A redemption agreement is different from a cross-purchase agreement in that the company itself, as opposed to the individual partners, agrees to purchase the interests of a deceased or disabled partner. The principal advantages of this technique include the fact that the company, as opposed to the remaining partners individually, will come up with the cash necessary for the payment; it may often be easier, and cheaper, for the company to hold and/or negotiate the insurance or other financing necessary for the purchase of the deceased or disabled partner’s share in the company. The principal disadvantages of this technique include the fact that the company will not acquire a tax cost basis in the acquired shares.
Regardless of the technique used to acquire the deceased or disabled partner’s interest, two key aspects of the buyout must be settled in advance. First, the parties must settle the price and terms of payment. Second, the parties must ensure that they have a means to fund the buyout.
There are a number of ways to determine the purchase price for the deceased or disabled partner’s interests. A popular method, in particular for manufacturing businesses, is the use of a formula that reflects “market” standards within the relevant industry. The parties may also agree to hire a mutually acceptable valuation expert upon the death or disability of the relevant partner. The terms of payment can be negotiated taking into account the business’s cash flow needs and capabilities and the likely estate tax obligations of the deceased partner’s family. As for funding, most often the remaining partners (in the case of a buy-sell agreement) or the company (in the case of a redemption agreement) will come up with the cash necessary to make any payments required under the agreement, through insurance proceeds received in connection with the death or disability of the relevant partner. In rarer cases, the purchasing party will be in a position to finance the purchase. In either case, the funding source (e.g., the amount of insurance cover obtained by the company or by the remaining partners) should be coordinated with the buyout price specified by the relevant agreement. In addition, because the buyout price specified in a particular agreement may be a moving target, the parties to the agreement should be careful to review their funding periodically to ensure that it remains sufficient despite potentially changed circumstances.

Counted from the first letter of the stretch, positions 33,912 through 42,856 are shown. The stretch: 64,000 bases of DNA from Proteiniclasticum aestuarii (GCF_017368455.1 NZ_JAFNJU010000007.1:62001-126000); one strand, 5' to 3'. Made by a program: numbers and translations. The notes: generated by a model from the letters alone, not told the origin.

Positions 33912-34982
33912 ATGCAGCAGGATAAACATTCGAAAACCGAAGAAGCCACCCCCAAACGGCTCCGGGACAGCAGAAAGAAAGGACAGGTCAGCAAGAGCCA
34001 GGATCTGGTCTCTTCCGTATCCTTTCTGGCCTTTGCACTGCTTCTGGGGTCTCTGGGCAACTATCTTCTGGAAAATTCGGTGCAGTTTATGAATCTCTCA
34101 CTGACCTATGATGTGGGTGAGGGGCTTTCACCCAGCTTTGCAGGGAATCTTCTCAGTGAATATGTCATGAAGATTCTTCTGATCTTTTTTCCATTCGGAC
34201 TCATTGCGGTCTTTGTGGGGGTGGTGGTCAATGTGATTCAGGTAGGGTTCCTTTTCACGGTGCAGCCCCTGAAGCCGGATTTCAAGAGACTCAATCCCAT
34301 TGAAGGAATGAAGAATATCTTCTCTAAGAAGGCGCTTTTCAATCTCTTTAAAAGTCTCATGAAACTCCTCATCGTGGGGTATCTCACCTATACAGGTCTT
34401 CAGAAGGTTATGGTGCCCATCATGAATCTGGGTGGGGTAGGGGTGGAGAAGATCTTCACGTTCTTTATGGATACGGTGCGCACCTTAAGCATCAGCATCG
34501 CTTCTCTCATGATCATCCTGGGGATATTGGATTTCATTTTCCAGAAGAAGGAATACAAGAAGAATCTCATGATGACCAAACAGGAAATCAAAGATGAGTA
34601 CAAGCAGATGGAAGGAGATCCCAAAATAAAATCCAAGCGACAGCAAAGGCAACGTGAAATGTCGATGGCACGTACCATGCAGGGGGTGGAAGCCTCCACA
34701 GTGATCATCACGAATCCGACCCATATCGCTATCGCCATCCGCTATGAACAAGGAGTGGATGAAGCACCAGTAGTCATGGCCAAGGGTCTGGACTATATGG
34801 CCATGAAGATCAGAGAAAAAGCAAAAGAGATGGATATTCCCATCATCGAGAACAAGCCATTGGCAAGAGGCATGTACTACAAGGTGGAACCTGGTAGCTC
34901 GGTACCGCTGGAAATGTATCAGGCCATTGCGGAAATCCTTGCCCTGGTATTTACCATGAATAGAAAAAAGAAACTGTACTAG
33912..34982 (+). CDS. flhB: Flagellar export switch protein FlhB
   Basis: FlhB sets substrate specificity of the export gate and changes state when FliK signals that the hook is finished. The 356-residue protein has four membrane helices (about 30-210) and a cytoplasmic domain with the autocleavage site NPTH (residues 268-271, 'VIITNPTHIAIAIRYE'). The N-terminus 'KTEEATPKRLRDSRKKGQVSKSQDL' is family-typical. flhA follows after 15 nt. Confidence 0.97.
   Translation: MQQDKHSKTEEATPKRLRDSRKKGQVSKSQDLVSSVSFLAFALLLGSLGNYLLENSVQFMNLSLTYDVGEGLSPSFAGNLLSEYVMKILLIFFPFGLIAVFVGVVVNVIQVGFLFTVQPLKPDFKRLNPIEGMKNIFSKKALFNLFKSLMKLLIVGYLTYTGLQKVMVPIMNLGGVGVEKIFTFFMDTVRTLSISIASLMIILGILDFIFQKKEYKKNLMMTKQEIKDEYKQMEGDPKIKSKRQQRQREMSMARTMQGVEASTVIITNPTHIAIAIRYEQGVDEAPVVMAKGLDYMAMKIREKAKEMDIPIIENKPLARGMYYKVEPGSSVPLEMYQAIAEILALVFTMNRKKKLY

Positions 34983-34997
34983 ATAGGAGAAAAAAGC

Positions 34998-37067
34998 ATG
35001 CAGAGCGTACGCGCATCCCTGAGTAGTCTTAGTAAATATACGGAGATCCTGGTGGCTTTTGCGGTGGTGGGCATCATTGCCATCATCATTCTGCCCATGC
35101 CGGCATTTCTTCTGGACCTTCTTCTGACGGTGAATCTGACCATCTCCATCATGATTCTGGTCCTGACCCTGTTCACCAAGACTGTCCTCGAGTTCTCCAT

While this article discusses the importance of succession planning primarily in the context of businesses with multiple owners, it should be noted that advanced planning is no less important in the context of businesses with one key owner or shareholder. In fact, the risks in the context of a business with a single owner may be even higher, because these types of companies often lack the management depth and direction needed to succeed if the owner dies or becomes disabled. In those cases, the owner must carefully balance the dual objectives of maximizing the asset value for his or her family and securing the future viability of the business. The potentially hard choices that need to be made are no reason to shy away from the process – oftentimes preparation of the owner’s succession plan can present a perfect opportunity to protect the owner’s family while incentivizing key employees and strengthening the long-term viability of the business.
There are, of course, variations on each of the general elements highlighted in this article. In essence, however, a well-designed succession plan will accomplish the basic objective described above, i.e., the business will have legal protection against the deceased or disabled partner’s interest’s passing into unwanted hands or bypassing the best candidates for the company’s stewardship, and the family will have legal protection to make sure that they will be able to realize cash in a timely manner and in an amount reflective of a reasonable value of their family member’s interest. For any business or business owner that lacks these basic protections, it is time to “take stock” of your stock.